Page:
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Pattern Alterations - Flare and Gather Dress Pattern

Thursday, July 12, 2018
Now that the first sample has been made and fitted I'm able to bring you all the pattern alterations I have made to get this new design to work.  I'm still fascinated with this design and hope the final pattern is something worthy of all this sampling effort.  If you'd like to see the original pattern puzzle post you'll find it here:  Pattern Puzzle - Flare & Gather Dress
Pattern Alterations

It was a fun pattern to make but the sample below does show you how much work goes into these complex designs.  And even at this stage there's still a lot of work to do.  In this post I'll take you through most of the important changes I made to this pattern before going onto a second sample.
Flare and Gather
The fit alterations for this design are as follows:
  • The waist fit has to be increased (front and back) to hold the drape in place.
  • The front bias panel needs quite a lot of reduction to compensate for excess garment ease in the dress block and for the growth of the fabric on the bias.
  • The fit needs to be released over the backside on the left and right side (full butt adjustment).
  • The front neckline needs to be tightened and dropped by about 2.5cm.
  • The cap sleeve needs to be shortened by about 3cm.
  • The differential between the front and back hem is too much and needs to be reduced by dropping the back hemline by about 6cm.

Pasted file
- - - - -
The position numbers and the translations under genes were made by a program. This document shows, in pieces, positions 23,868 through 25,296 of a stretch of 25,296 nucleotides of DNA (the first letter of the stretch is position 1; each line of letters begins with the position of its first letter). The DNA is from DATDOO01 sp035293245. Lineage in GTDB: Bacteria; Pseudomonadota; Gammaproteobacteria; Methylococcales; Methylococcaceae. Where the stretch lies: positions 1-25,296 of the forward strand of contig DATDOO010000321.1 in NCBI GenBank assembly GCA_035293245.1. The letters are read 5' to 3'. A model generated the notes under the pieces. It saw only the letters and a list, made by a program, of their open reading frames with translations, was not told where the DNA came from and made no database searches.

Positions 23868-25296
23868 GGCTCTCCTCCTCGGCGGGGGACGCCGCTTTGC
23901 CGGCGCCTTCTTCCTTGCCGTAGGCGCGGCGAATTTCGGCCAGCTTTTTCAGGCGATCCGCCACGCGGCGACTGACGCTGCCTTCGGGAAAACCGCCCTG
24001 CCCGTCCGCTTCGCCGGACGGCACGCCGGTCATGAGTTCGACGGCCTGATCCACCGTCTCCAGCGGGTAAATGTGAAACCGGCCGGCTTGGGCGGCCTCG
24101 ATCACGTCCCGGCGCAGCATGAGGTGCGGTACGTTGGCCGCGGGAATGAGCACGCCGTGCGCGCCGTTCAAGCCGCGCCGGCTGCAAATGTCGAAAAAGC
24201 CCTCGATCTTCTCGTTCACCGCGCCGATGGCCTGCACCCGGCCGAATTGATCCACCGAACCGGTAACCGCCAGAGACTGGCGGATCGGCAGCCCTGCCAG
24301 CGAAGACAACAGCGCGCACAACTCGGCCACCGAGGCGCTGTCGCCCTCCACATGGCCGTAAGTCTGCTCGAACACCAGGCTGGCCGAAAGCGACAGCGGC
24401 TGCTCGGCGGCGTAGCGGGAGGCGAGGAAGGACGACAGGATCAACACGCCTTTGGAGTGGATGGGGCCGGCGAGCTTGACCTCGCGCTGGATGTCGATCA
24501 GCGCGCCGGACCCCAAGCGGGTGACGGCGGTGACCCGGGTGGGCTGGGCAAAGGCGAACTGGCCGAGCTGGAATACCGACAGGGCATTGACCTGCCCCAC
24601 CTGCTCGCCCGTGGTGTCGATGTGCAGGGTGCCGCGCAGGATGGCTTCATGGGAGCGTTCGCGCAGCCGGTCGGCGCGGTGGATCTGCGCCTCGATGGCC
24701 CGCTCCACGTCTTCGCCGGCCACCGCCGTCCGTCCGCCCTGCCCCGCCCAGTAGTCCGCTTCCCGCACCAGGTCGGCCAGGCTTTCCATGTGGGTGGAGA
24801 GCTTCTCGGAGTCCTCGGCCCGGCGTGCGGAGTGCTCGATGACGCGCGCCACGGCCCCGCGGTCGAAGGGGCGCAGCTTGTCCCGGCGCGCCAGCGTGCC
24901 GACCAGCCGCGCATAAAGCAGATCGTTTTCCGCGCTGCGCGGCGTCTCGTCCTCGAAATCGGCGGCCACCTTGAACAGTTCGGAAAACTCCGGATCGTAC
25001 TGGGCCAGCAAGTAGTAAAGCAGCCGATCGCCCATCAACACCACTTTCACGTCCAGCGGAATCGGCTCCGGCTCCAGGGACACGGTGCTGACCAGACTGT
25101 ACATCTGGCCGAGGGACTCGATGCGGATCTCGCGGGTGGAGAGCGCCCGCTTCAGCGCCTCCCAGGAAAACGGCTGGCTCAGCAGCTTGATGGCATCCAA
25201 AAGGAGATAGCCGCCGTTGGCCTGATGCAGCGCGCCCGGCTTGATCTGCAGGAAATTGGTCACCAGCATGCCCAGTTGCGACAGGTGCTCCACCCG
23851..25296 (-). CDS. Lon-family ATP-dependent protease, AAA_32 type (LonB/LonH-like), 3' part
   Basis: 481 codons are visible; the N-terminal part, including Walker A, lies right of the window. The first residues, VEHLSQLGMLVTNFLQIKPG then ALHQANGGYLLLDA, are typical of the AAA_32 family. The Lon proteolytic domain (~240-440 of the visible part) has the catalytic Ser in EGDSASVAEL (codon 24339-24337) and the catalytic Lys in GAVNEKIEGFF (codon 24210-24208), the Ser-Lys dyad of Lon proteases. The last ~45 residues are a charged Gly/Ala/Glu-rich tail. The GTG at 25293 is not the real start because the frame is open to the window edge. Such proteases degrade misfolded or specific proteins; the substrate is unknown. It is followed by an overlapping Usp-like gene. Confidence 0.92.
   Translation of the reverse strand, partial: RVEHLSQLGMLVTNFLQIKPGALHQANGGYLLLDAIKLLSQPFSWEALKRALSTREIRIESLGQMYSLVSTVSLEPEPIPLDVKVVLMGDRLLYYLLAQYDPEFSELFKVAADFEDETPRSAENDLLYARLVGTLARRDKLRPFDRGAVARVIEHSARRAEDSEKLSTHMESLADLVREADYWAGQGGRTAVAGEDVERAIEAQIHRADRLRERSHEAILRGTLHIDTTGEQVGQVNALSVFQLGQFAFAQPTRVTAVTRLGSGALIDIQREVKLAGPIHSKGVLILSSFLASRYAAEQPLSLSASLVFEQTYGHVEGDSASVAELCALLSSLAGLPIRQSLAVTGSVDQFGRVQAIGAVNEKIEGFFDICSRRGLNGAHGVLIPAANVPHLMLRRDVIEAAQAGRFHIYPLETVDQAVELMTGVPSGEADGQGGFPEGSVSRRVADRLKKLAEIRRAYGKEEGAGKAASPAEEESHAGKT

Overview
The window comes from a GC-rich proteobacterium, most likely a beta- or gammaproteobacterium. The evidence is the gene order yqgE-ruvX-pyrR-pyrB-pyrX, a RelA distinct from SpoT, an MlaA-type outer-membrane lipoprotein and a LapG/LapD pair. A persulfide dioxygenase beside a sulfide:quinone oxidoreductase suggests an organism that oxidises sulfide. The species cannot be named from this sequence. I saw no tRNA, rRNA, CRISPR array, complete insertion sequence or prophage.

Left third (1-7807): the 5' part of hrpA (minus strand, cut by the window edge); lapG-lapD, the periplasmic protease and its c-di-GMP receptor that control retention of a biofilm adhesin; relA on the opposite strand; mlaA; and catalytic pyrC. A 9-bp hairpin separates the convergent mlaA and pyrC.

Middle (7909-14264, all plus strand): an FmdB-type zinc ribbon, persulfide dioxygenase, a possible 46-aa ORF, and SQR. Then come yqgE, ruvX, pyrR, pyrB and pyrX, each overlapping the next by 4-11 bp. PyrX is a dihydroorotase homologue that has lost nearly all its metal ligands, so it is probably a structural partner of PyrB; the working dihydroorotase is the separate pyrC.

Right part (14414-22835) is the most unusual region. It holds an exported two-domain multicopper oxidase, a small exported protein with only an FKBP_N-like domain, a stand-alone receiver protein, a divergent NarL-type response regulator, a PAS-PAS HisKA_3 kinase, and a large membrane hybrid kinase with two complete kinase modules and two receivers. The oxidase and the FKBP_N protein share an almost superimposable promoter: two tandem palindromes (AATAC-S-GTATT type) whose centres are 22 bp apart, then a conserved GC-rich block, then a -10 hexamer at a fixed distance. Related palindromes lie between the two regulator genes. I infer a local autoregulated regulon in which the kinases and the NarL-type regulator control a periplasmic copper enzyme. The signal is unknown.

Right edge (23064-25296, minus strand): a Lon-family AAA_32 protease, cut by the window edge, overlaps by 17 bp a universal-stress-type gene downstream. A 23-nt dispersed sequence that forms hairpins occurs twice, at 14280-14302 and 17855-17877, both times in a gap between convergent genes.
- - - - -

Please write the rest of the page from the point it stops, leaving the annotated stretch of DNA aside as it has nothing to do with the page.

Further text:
Flare and Gather

For the fit alterations that I've pinned on the first toile, I mark them up in pencil or pen on the calico.  Then I take the calico toile to the pattern and transfer all the alterations onto the pattern.

Flare and Gather

To give the dress silhouette a sharp waist I'll have to increase the waist shaping in the back and the front dress (above).  
On the front right side panel (below) I have an opportunity to add more shape to the back side of the seam for the waist area.  For increasing the waist shaping in the back dress you'll find those notes a little further down in the post, together with hip fit alterations.

Flare and Gather

In the image below you can see the front bias panel, with all the gathered drape, needs to be tighten up to make the drape work across the front of the body.  If you would like to minimise the effect of the bias cutting on the fit you can start with a dress block that has less garment ease through the torso of the dress block.

Fit alterations Flare and Gather.

So this is something that happens to most bias cut dresses and will vary according to the fabric you use and how much garment ease you have in your dress block.  Any fabric cut on the bias has the tendency to grow and you can see in the front of this dress I've got loads of extra fabric pinned out through the centre front.  This is a very tricky pattern alteration.  So I've decided to take the excess fabric out through middle of the pattern (below).  You also have the option to remove this excess from the gather seam but you will have to be careful to maintain the seam shape.